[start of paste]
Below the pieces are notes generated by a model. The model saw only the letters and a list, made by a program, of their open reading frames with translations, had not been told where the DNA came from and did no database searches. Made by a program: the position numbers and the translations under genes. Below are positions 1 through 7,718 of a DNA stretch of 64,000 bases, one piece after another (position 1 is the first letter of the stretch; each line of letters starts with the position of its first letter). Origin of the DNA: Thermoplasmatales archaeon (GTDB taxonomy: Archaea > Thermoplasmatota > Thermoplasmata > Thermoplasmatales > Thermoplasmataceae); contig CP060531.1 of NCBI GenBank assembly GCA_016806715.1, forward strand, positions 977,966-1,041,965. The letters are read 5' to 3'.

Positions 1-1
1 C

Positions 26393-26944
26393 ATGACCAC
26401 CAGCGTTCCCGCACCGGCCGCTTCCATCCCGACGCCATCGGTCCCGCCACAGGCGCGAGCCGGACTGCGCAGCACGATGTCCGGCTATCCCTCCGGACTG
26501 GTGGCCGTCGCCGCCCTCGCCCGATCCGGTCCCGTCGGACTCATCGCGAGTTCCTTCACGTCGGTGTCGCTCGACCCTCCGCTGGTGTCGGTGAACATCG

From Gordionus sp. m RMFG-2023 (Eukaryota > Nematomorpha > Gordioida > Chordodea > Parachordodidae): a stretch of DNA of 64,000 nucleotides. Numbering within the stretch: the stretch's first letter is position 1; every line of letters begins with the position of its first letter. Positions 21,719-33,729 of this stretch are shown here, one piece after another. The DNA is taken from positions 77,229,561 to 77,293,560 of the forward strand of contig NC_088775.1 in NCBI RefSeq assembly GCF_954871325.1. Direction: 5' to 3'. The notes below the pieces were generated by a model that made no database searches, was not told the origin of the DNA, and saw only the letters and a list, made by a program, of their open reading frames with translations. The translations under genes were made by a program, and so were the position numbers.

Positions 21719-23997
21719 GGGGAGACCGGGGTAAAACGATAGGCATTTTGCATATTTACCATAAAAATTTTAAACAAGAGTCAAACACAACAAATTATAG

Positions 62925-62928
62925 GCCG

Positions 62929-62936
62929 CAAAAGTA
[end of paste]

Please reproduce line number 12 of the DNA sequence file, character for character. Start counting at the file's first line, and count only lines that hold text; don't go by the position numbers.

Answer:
62925 GCCG